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By John Helmer in Moscow

Russia’s state-aid agent for struggling shipyards, the United Shipbuilding Corporation (USC), is to have another chief executive after the current one, Alexander Buzakov (right figure), was ordered out by the chairman of USC’s board, Deputy Prime Minister Igor Sechin (left figure).

A newspaper leak, published in Moscow on Monday, reporting that Buzakov had aroused Sechin’s ire, without identifying the cause, has mystified St. Petersburg shipyard sources. One told Fairplay that poor financial control may be one of the reasons. Another suggested that the new holding is unwieldy, and impossible to put on a sound financial footing. The shipyard union in Kaliningrad and a St. Peterrsburg shiping expert say they believe Buzakov is being scapegoated for trying to halt the diversion of state cash through the corporation.

Buzakov is one of a series of USC executives who have failed to stay for more than a few months at a time. As a holding, with state budget money and financing subsidies, there is predictable tension over the future of Russian shipbuilding, and who is to pay for it. Policy clashes have been common between the federal cabinet ministers in charge of the sector; between the defence establishment and the civil shipbuilders; and also between the chief executive and the yards comprising the group. These include Admiralty, Northern, Sredne-Nevsky — all of St. Petersburg — Red Sormovo of Nizhny Novgorod, and three Kaliningrad yards — Amber, Ayr, and the 33rd Ship-Repair Plant. Moscow maritime analyst Alexei Bezborodov told Fairplay the Baltic coast yards are “literally out of control. There is no practical reason for their existence.”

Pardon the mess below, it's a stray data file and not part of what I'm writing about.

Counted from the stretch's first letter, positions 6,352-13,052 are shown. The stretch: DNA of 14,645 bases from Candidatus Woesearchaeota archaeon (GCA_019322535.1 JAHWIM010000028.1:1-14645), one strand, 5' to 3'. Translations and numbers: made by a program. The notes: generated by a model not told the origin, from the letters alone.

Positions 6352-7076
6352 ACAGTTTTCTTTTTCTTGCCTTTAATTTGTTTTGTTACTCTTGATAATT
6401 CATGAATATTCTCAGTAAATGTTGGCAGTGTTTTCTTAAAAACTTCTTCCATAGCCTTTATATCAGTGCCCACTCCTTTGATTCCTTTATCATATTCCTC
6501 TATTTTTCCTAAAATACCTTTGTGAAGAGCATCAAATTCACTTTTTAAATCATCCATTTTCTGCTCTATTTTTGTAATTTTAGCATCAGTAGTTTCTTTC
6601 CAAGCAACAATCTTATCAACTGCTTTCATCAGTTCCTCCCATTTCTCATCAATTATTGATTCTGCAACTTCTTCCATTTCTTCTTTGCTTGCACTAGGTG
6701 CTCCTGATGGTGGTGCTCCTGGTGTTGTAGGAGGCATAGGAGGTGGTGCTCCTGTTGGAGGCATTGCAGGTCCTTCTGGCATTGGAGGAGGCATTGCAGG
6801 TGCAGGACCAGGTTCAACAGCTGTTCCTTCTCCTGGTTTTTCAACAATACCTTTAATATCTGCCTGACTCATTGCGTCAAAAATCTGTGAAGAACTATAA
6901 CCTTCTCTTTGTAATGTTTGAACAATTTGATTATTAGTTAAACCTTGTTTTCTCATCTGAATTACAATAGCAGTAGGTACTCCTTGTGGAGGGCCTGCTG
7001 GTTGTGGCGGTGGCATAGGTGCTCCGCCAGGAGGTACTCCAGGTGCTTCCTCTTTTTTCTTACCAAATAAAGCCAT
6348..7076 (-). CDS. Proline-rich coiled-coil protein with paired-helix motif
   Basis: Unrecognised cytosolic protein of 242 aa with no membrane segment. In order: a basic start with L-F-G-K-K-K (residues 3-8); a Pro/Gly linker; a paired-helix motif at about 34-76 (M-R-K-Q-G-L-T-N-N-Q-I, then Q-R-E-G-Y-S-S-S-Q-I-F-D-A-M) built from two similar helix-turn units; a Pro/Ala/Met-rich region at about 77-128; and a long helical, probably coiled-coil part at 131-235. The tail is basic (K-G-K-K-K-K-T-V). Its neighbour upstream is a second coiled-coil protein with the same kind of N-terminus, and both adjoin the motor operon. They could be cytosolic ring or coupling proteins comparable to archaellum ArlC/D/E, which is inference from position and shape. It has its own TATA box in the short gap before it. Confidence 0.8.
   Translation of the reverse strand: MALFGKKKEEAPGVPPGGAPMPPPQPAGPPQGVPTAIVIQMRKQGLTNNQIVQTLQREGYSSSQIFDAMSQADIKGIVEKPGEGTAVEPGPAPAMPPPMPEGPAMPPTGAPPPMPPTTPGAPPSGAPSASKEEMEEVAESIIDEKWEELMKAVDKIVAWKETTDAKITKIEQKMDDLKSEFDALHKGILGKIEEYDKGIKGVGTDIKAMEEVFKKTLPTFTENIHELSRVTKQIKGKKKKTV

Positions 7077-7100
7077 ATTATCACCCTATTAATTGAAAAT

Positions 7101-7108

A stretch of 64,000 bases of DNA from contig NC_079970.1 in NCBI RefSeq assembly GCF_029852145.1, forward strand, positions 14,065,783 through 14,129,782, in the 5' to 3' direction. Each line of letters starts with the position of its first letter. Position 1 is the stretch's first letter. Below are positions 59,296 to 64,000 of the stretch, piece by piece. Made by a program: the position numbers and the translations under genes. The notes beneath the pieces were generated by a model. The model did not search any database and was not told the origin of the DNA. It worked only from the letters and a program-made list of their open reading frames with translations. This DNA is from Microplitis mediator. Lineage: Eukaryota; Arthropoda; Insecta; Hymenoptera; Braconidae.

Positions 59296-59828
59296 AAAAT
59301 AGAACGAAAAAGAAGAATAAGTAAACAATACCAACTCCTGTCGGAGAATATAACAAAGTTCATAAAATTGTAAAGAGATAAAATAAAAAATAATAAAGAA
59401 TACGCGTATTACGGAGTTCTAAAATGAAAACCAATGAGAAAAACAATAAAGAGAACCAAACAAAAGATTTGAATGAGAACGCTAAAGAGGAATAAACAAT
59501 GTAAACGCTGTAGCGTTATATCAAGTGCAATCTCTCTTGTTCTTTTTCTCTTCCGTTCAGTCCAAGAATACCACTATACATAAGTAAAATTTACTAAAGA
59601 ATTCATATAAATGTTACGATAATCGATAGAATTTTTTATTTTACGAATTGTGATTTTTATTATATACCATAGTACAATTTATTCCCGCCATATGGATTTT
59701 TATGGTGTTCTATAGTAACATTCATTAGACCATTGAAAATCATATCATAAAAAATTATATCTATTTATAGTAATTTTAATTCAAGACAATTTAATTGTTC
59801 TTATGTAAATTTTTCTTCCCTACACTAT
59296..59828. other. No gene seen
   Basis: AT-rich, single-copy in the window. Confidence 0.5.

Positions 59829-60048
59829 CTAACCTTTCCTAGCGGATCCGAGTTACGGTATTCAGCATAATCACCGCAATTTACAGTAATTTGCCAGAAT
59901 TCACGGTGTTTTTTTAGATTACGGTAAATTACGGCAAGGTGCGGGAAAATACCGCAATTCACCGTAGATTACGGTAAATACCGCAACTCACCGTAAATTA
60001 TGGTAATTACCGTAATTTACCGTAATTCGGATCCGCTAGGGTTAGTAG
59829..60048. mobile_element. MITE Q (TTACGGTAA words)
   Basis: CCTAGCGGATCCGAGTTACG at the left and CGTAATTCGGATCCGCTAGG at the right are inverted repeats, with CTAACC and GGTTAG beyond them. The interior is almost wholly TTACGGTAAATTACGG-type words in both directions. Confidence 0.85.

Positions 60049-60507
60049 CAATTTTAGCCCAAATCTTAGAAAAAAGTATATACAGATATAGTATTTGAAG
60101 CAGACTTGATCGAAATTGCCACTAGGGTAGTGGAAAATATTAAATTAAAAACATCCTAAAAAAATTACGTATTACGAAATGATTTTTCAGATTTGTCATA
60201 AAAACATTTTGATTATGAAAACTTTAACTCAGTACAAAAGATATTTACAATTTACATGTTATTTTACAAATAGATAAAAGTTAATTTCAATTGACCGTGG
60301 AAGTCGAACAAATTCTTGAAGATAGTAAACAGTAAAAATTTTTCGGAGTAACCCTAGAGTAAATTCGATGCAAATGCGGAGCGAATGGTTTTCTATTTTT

Shipyard workers in Kaliningrad have told Fairplay they suspect that state funds paid into USC have been diverted, as unpaid wage arrears have been accumulating, and Kremlin promises to pay have been issued publicly, but have fallen short. According to a maritime union source in Kaliningrad, the USC structure “has turned into an easy way to spend the government’s money, instead of paying salaries to workers and maintaining the yards. In the beginning of the year, the delay in salary payments [for Kaliningrad shipyard workers] was four to five months. Only in May, after a series of protest meetings, did we start receiving the money. A week ago, we received the August salaries; yesterday [November 2] we received those for September. On September 28, [President Dmitry] Medvedev visited the [USC] Western Centre of Ship-building, and we were promised the salaries [on time]. But when he left, everything stopped again”.

The shipyard sentiment favours Buzakov. But according to the union sources, he has told them that, despite his efforts, he “doesn’t have the methods or the powers to apply pressure at the Defence Ministry”, where part of the funding for OSC and the naval order-book are controlled. Buzakov’s firing is viewed by the yard union as the result of “a struggle for power inside the corporation.” The union says it has been told by OSC security men not to hold public protests. “We have tried to explain to them,” said the union source, “that the shipyards belong to the state, not to the managers, but they won’t listen. The yards end up participating in competitions to get orders, but then what is the point of creating the corporation? It does not control the money; it doesn’t pay salaries. And the competitions are another ground for bribery.”

A St. Petersburg shipping source said Buzakov is being made a scapegoat for the failure of the Kremlin to revive shipbuilding. Before his appointment last year to the USC post, Buzakov had been head of the Northern Shipyard, and before that Sredne-Nevsky. “Buzakov was highly professional shipbuilder,” the source said. “He was able to manage equally well construction of warships and of tankers for Lukoil and Sovcomflot. He was against mismanagement — an honest man. This attack on him is a tragedy.”

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